New Castle News
NEW CASTLE —
People have been asking me where I learned all of the things that I write about each week in this column.
It was Socrates who said, “Wonder is the beginning of wisdom.” And that’s my answer to you all.
Healthy lifestyle has been a “hobby” of mine since I was in my 20s. I had stress-related digestive issues that led the doctor to give me a prescription. I wondered about the underlying cause of my health issue and if I would have to live with it forever.
That began the amazing journey I’ve been on ever since. I became interested in looking at the nature of illness and wellness. I found out that working, plus going to college full-time, accompanied by not eating right, were all the underlying cause of my digestive disruptions. My health was being undermined by my lifestyle.
We didn’t have the Internet back then, so I had to go to the library and I found books and articles about my digestive issues. I became educated about how to fuel my own health and well-being with awareness and making healthier choices.
I made some suggested lifestyle changes, such as reducing my in-take of processed foods, like salami and other lunch meats, and refined grains and sugars, all of which I ate a lot of back then. I also learned to breathe and relax, I was very high strung back then from all the demand I was putting on myself. With all of the changes, I was able to throw the pills away.
I got relief and healing, because I was willing to change. My willingness to learn and make new choices was the key to my return good health.
I am not suggesting that you toss out medications that may truly be necessary and beneficial. I’m inviting you to look at how you can enhance your quality of life. Sometimes you can reduce and come off medications with determined, wise choices, sometimes you can’t. If you make your intention change for your own good, you will be surprised at what you can achieve.
Even though I healed my health condition, I continued educating myself about what foods are healthier, and what choices support different health issues. It became an interest and enjoyable pastime for me.
Then my younger daughter was born prematurely. I began searching for information to better care for her. I learned that foods are chemicals. She was sensitive to certain foods because of her underdeveloped nervous system. By trial and error, and a lot of reading, I learned what supported her and what did not. She grew out of her sensitivities over time. Before I knew it, other parents were coming to me, asking me for information. That’s how I started being an educator.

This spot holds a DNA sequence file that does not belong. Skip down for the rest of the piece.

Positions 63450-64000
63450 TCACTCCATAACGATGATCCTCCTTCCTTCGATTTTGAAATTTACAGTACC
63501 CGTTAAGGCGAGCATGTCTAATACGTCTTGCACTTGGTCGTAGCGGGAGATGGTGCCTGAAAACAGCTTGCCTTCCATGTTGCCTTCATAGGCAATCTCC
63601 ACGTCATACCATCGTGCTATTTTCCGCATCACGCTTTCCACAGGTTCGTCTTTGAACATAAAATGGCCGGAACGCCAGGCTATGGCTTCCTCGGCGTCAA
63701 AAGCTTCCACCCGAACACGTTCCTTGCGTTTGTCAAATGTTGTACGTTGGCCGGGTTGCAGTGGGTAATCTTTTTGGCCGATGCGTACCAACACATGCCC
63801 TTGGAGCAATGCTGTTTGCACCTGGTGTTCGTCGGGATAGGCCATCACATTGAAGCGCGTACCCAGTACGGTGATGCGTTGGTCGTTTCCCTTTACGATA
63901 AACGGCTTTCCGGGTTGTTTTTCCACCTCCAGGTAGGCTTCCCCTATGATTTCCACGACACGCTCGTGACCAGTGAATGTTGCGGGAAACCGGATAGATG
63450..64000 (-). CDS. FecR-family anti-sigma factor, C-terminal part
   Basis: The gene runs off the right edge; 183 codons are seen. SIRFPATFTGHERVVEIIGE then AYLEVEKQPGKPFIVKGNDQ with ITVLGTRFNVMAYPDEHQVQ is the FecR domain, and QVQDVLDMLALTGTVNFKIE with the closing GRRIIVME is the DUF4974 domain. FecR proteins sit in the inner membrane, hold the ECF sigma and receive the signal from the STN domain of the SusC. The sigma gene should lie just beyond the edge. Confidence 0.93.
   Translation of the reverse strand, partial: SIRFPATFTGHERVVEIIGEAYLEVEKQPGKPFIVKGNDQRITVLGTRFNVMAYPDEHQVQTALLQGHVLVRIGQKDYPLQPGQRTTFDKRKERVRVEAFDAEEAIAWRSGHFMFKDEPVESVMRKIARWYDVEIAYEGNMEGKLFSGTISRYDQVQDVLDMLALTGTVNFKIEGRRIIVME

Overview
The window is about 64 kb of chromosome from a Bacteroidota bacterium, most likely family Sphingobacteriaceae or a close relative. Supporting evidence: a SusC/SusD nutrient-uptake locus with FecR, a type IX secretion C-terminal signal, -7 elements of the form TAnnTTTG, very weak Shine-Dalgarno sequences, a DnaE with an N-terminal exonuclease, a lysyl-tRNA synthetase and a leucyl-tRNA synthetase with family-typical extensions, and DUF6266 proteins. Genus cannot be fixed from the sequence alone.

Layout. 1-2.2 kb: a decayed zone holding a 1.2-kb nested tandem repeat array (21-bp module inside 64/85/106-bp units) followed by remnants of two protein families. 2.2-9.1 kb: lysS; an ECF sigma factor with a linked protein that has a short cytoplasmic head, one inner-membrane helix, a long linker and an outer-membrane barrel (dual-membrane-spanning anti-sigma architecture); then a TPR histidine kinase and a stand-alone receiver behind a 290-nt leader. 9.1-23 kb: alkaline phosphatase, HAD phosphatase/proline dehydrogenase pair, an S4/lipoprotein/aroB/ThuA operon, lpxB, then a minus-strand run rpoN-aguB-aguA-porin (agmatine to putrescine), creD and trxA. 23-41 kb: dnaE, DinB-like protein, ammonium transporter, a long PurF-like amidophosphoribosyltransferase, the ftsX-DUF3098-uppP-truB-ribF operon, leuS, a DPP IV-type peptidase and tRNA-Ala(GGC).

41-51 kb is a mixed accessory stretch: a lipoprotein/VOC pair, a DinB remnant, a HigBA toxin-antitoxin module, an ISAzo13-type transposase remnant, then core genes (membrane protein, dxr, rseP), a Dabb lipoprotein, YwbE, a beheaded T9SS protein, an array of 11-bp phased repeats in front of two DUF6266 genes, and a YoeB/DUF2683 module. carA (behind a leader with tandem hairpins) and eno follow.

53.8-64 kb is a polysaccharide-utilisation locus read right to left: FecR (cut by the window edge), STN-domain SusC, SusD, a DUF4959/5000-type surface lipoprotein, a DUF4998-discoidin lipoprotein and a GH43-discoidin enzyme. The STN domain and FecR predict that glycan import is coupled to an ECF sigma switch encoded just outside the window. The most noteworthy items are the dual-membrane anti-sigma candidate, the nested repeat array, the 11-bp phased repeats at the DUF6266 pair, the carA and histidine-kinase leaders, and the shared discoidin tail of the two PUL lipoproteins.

It seems I was destined to share all of the information I’ve learned. I am happy for the opportunity to educate and encourage. It is a treat to know that many of you enjoy learning, too.
Now I have the Internet to help me to research facts and stats to spice up the topics I write about. I call that progress.
So what do you wonder about?
It just may lead you to a treasure of knowledge and insight that could make a real difference in your life, and in the lives of others.
I also have a love of literature. As an English/jounalism major at Youngstown State University, it became natural for me to quote some of the great writers. It was Robert Browning who said, “A man’s reach should exceed his grasp, or what’s a heaven for.”
So go ahead, wonder and reach. You never know how much good you will achieve.
Broccoli quiche in potato crust
1. Combine all of the ingredients except for the potatoes in a large bowl, and stir to mix well. Set aside.
2. Coat a 9-inch deep dish pie pan (or quiche pan) with nonstick cooking spray. Slice the potatoes 1/4-inch thick, and arrange the slices in a single layer over the bottom and sides of the pan to form a crust. Pour the broccoli mixture into the crust.
3. Bake at 375 degrees F for about 45 minutes, or until the top is golden brown and a sharp knife inserted in the center comes out clean. Remove the dish from the oven, and let sit for 5 minutes before slicing and serving.